Article Image

Drug Overdose: Back to the Basics

Op-Med is a collection of original articles contributed by Doximity members.

Image by gettyimages

Case Studies

Consider the following famous people—all who have something in common:

  • John Belushi (Actor): John was a well-known comedian and actor whose magnetic personality secured him a large following. We all remember him from the epic film “Animal House,” in which his character’s eating and drinking habits disgusted his preppy peers (and all of the ladies on campus)—who else could drink beer as quickly and efficiently? In real life, things were pretty similar: John was prone to drinking bouts and street drug use. Unfortunately, John’s lifestyle cost him his life. On March 5, 1982, he was found dead in his hotel room at the Chateau Marmont on Sunset Boulevard. His Medical Examiner listed the cause of death as a lethal injection of heroin and cocaine. John is interred in Abel’s Hill Cemetery in Martha’s Vineyard, Massachusetts.
  • Chris Farley (Actor/Comedian): Chris was another well-known actor and comedian whose skits about his ever-increasing girth became his trademark. He was a favorite on Saturday Night Live. Farley, not unlike many other successful actors, had a problem with alcoholism and drug abuse. On December 18, 1977, Chris was found dead in his Chicago apartment; his cause of death at autopsy was accidental overdose of cocaine and heroin, with coronary arteriosclerosis as a contributing factor. In the long run, his eating habits and substance abuse ended his life prematurely.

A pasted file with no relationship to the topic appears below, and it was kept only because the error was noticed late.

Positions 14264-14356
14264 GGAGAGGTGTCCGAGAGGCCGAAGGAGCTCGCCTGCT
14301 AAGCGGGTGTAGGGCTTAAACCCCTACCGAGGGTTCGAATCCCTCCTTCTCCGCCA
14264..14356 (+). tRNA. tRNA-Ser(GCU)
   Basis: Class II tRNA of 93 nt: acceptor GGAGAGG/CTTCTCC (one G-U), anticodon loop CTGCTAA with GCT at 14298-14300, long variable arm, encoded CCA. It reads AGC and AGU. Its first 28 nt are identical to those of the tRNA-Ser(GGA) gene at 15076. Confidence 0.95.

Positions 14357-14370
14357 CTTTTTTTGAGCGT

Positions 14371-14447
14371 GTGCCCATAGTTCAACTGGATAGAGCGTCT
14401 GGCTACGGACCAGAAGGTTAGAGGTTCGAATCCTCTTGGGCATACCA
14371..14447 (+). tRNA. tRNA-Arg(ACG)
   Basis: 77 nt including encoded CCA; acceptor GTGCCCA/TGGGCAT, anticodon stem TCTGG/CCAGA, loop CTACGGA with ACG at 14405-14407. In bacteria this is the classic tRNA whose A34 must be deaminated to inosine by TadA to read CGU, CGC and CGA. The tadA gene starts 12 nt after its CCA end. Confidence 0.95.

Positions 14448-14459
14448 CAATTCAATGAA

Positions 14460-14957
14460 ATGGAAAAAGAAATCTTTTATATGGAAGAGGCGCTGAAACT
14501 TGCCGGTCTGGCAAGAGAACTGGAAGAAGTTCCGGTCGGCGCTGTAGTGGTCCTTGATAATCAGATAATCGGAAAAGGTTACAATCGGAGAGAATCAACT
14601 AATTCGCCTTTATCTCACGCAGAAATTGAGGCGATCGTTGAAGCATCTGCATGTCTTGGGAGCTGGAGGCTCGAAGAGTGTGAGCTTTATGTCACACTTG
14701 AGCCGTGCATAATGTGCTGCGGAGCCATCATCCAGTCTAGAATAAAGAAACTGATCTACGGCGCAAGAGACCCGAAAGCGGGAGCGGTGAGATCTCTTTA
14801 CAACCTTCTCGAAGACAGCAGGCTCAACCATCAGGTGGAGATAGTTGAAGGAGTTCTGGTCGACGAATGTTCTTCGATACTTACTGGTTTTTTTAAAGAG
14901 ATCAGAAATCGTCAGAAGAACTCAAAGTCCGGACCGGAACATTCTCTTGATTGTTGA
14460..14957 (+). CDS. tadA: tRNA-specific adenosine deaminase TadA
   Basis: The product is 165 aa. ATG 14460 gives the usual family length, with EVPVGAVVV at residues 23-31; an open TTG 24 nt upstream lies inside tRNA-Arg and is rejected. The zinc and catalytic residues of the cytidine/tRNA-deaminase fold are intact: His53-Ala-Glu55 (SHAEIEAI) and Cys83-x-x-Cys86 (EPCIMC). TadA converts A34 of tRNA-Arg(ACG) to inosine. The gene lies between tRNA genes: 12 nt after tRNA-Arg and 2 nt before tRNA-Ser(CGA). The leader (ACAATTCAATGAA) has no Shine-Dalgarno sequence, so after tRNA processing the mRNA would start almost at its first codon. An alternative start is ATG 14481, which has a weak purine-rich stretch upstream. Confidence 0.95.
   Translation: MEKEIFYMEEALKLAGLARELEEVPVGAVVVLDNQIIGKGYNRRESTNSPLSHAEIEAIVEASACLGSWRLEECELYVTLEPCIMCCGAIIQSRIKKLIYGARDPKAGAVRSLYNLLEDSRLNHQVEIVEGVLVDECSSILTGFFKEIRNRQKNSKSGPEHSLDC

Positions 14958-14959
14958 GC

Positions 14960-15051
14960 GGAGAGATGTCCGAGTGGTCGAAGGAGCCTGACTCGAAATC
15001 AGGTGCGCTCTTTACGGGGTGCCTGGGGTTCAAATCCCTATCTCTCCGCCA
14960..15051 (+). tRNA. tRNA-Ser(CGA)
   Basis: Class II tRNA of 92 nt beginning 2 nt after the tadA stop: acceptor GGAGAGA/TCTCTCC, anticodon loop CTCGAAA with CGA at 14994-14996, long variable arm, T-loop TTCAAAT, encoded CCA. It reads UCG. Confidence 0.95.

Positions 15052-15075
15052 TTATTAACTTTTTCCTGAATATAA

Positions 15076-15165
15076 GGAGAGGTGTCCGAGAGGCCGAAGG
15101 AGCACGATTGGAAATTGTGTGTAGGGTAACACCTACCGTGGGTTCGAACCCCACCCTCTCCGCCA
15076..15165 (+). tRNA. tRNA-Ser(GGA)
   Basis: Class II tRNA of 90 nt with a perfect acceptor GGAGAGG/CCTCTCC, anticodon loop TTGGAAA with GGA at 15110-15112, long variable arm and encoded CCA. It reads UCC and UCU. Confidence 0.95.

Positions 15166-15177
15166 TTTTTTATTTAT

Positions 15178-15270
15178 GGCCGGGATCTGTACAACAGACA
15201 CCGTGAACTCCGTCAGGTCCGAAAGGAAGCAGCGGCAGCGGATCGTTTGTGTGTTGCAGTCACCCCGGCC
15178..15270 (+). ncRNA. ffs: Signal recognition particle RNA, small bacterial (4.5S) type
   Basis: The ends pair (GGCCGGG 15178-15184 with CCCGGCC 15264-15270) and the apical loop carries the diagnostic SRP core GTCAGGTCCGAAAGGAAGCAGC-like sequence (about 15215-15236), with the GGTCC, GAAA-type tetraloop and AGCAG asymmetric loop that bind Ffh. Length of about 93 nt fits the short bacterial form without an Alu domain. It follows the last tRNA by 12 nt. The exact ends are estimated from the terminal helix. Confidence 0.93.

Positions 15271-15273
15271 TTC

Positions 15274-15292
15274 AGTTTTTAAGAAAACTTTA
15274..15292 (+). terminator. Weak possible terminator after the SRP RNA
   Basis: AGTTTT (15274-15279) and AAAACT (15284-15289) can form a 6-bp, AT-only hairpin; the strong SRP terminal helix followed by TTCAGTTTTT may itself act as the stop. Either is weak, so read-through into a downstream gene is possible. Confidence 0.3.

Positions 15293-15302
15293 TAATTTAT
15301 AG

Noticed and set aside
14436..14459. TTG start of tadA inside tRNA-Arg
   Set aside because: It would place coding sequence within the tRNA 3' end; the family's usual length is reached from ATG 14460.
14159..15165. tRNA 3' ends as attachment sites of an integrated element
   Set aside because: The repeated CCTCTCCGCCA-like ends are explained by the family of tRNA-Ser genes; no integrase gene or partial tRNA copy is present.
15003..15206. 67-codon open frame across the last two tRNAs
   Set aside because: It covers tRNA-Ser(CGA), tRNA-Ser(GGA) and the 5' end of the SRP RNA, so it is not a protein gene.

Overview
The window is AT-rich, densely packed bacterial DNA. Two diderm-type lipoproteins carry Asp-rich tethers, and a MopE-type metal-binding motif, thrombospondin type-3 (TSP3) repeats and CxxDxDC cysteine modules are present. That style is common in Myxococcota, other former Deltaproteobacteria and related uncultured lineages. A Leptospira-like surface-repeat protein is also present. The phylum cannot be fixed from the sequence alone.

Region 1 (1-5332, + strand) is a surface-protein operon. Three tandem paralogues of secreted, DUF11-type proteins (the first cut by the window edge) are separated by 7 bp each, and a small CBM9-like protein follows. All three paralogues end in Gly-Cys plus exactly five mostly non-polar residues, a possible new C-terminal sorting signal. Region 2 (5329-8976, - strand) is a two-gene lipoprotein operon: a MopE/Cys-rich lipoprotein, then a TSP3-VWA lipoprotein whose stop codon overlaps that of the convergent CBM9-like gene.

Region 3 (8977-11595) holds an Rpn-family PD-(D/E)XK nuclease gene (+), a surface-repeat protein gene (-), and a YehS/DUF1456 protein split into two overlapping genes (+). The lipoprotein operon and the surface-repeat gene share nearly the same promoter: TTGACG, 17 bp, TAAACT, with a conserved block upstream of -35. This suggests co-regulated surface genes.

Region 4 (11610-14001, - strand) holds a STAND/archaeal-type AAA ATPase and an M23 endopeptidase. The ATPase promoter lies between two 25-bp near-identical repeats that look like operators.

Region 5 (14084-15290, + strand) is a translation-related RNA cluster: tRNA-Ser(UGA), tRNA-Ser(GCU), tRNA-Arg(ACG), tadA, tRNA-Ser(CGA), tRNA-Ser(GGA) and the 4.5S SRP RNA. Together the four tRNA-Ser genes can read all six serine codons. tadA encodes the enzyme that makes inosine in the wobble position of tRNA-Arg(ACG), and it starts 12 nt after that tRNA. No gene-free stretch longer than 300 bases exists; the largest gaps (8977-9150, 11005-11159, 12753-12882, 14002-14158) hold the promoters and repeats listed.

These two members of the Actor’s Guild had one thing in common: drug abuse and eventual overdose.

What is classified as “drug overdose”?

Technically, it is the absorption of a chemical substance intravenously, orally, or through the nasal mucosa in doses significantly higher than intended or prescribed, which ultimately disturbs homeostasis to the extent that it causes severe illness or death.

If caught in time, these individuals would have been brought to our emergency rooms and classified as overdose (OD) or chemical poisoning cases.

It is important to note, however, that a drug overdose may be either intentional (e.g., suicide or homicide) or unintentional (i.e., accidental).

Assumptions about intention could affect our patient approach and cause us to initiate the wrong treatment.

For example, consider the following accidental cases:

  1. Head trauma with associated alcohol ingestion;
  2. An elderly patient misreading a prescription because of poor vision or because they have misplaced their reading glasses;